• ‘A glaze highlights detailing in the ginger-stained doors and fluted columns.’
    • ‘Fluted columns supported the ceiling in two rows, like massive redwoods.’
    • ‘The smaller one is delicately fluted and covered in mosaic.’
    • ‘Finally we were able to descend near to the seafloor, which was littered with fallen chimneys, each several feet in diameter and fluted like a column of a Greek temple.’
    • ‘You walk into the house on shiny wooden floors, topped by rounded skirtings and fluted ceiling with subtle, concealed lighting.’
    • ‘These are supported by small round-arched and fluted flying buttresses topped by figurines of scroll-bearing prophets.’
    • ‘In some places both fingers from the roof and the floor had joined and formed columns, some fluted, some smooth, which glowed peach or filigree rose when the torchlight fell upon them.’
    • ‘The new space was panelled throughout, and fluted Corinthian columns and pilasters were added.’
    • ‘Runoff from countless storms has worn the 50-to 60-foot-tall pink sandstone walls smooth, fluting some of its sections.’
    • ‘In all the caves they were surrounded by beautifully fluted and fretted columns whose pure white frosted surfaces shone out like beacons in the harsh magnesium light of their lanterns.’
    • ‘The large diameter rolls were fluted to give traction to the feed, and provided with a quick acting-lever operated mechanism for raising or lowering the rolls.’
    • ‘On a lightly floured surface, roll out the pastry to form a thin circle or rectangle, place it on a lightly greased baking sheet or tin, and lip or flute the edge.’
    • ‘The imposing entrance portico supported by six fluted Doric columns was probably the first exercise in classicism in Deadwood.’
    • ‘In 1773-84 the whole church was remodelled in eighteenth - century taste, the columns of the choir were fluted, the apse and doors were finished in Louis XVI style.’
    • ‘A lovely wall of stone and brick layers and fluted coping stones, with yew above, brought us into the Roman town of Isurium, now Aldborough.’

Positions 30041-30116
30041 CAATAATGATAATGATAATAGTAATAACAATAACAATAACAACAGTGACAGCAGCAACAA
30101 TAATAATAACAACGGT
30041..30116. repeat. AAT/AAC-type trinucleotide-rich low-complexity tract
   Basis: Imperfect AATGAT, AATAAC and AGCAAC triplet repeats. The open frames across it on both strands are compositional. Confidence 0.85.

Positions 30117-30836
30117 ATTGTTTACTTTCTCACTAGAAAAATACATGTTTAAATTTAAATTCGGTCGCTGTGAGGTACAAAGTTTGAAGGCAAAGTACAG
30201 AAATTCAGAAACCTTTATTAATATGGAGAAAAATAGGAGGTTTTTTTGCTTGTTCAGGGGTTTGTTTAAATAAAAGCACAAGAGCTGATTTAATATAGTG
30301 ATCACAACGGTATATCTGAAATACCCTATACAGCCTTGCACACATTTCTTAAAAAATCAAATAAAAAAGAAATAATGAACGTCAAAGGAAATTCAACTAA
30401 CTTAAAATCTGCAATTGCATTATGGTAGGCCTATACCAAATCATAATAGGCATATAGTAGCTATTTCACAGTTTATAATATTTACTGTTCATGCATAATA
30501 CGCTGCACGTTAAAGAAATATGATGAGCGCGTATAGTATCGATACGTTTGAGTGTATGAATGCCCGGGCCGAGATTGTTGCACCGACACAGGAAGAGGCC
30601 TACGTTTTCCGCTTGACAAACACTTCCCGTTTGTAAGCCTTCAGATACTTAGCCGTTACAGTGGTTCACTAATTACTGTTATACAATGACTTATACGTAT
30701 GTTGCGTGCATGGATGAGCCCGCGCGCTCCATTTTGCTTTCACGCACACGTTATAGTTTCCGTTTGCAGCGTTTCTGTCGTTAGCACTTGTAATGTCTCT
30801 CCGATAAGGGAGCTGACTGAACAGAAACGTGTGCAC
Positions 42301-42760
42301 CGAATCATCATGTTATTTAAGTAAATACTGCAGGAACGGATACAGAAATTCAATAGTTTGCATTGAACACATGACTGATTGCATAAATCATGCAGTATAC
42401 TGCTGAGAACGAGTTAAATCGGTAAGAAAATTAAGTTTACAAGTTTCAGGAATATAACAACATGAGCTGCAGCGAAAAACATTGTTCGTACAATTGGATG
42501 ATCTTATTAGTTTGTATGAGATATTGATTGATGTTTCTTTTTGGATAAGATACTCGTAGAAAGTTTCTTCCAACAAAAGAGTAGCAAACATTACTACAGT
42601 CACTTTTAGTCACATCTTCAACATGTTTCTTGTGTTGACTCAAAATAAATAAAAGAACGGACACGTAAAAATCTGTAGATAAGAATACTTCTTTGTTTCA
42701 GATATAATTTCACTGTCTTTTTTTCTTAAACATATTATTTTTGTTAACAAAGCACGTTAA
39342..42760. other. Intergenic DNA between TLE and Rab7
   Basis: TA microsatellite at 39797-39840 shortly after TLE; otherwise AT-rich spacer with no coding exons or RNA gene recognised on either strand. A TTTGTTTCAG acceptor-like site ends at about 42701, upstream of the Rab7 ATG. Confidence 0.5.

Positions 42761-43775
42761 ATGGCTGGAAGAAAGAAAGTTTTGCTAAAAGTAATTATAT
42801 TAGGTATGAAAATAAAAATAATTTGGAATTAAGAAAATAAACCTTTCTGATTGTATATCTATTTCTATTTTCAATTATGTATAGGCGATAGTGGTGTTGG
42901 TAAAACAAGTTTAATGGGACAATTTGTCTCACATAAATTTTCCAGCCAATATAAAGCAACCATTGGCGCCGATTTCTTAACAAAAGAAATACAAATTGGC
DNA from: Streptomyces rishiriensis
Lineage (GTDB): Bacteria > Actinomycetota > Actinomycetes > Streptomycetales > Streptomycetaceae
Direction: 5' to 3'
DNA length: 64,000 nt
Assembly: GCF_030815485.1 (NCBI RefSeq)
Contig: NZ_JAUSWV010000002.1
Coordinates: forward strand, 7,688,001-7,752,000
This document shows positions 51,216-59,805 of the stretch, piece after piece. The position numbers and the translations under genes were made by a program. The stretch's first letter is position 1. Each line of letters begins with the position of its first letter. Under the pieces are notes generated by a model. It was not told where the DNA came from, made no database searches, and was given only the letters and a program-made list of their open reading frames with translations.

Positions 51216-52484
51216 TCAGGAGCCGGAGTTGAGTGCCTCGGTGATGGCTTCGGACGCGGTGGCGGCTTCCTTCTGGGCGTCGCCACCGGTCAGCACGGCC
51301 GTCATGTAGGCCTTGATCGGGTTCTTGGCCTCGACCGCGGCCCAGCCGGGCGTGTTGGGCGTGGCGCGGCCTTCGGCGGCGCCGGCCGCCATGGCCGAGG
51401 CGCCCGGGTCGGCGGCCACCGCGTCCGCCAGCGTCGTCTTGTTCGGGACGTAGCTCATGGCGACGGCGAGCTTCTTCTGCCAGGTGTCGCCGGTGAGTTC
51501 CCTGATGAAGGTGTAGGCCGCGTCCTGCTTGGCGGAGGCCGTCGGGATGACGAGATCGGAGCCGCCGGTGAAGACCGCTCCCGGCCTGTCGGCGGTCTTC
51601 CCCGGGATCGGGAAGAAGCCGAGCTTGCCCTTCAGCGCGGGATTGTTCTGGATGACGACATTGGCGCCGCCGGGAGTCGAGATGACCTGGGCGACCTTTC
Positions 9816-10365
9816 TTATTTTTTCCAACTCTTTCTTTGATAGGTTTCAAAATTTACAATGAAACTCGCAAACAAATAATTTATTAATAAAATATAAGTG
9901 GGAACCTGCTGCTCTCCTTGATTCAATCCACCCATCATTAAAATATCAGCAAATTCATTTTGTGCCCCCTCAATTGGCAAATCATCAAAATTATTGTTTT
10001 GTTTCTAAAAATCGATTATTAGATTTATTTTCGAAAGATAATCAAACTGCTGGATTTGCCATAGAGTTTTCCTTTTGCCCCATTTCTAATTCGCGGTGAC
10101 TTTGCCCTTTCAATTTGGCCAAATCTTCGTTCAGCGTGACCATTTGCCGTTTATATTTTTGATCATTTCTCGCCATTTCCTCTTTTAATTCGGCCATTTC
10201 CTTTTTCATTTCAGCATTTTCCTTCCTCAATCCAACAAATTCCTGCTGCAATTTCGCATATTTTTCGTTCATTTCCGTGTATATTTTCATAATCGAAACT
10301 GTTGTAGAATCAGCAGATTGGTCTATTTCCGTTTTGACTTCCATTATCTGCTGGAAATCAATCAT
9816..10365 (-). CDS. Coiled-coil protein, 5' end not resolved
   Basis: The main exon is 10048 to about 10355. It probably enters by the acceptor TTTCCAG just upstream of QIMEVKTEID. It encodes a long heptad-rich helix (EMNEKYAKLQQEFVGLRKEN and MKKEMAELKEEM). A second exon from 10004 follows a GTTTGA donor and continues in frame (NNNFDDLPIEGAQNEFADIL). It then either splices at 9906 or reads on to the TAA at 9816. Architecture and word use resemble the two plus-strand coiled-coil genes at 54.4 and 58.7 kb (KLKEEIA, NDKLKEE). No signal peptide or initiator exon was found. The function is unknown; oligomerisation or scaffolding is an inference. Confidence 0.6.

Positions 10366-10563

grooved, channelled, furrowed, ribbed, corrugated, ridged
    View synonyms
    1. 2.1 Make trumpet-shaped frills on (a garment)
      ‘a fluted collar’
      • ‘The small card at the foot of the mannequin told her that the skirt was made of duchess satin while the bodice was overlaid with soft cotton lace, and she could easily see the scalloped neckline and fluted sleeves.’
      • ‘Flared skirts with an organic feel that swept like an opening bell flower form, just like the art nouveau styling of La Belle Époque of 1900, vied with fluid trousers and fluted coats all emphasising a nipped in waist.’
      • ‘The fantastic new knee-length fluted skirts, featured this season in flowing chiffon, look heavenly on women with good legs and waists.’
      • ‘It is matched with a cozy rhinestone-link mink vest with attached fluted sleeves.’
      • ‘This theme of heightened elegance was carried over into the fall collection with the fluted jersey gown (this time in violet) leading the charge.’
      • ‘Ruffle necklines are big too, as well as fluted sleeves, hem flounces and ruched side panels.’
      • ‘Miranda's cream dress consisted of a strapless bodice with fluted skirt, suggestive of both a South Sea Islander and a nymph, not yet tainted by civilisation.’

Origin

Middle English: from Old French flahute, probably from Provençal flaüt, perhaps a blend of flaujol flageolet + laüt lute.

Pronunciation:

flute

/flo͞ot/